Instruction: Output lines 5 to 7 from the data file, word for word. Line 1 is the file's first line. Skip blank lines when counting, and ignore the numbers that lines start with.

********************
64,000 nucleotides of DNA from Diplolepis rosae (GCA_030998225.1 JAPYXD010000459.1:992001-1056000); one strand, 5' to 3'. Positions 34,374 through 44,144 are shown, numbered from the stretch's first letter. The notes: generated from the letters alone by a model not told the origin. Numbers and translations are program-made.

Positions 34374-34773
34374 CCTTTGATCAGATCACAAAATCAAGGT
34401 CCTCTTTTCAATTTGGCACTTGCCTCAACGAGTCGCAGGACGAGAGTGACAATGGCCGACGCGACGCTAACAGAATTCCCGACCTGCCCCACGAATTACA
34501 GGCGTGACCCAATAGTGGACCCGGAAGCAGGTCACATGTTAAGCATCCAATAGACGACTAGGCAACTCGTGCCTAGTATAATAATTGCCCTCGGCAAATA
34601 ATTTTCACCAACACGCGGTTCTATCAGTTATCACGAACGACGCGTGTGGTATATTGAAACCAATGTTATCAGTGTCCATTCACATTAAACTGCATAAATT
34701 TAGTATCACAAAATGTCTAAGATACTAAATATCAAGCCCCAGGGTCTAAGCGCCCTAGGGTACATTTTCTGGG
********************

34501 GGCGTGACCCAATAGTGGACCCGGAAGCAGGTCACATGTTAAGCATCCAATAGACGACTAGGCAACTCGTGCCTAGTATAATAATTGCCCTCGGCAAATA
34601 ATTTTCACCAACACGCGGTTCTATCAGTTATCACGAACGACGCGTGTGGTATATTGAAACCAATGTTATCAGTGTCCATTCACATTAAACTGCATAAATT
34701 TAGTATCACAAAATGTCTAAGATACTAAATATCAAGCCCCAGGGTCTAAGCGCCCTAGGGTACATTTTCTGGG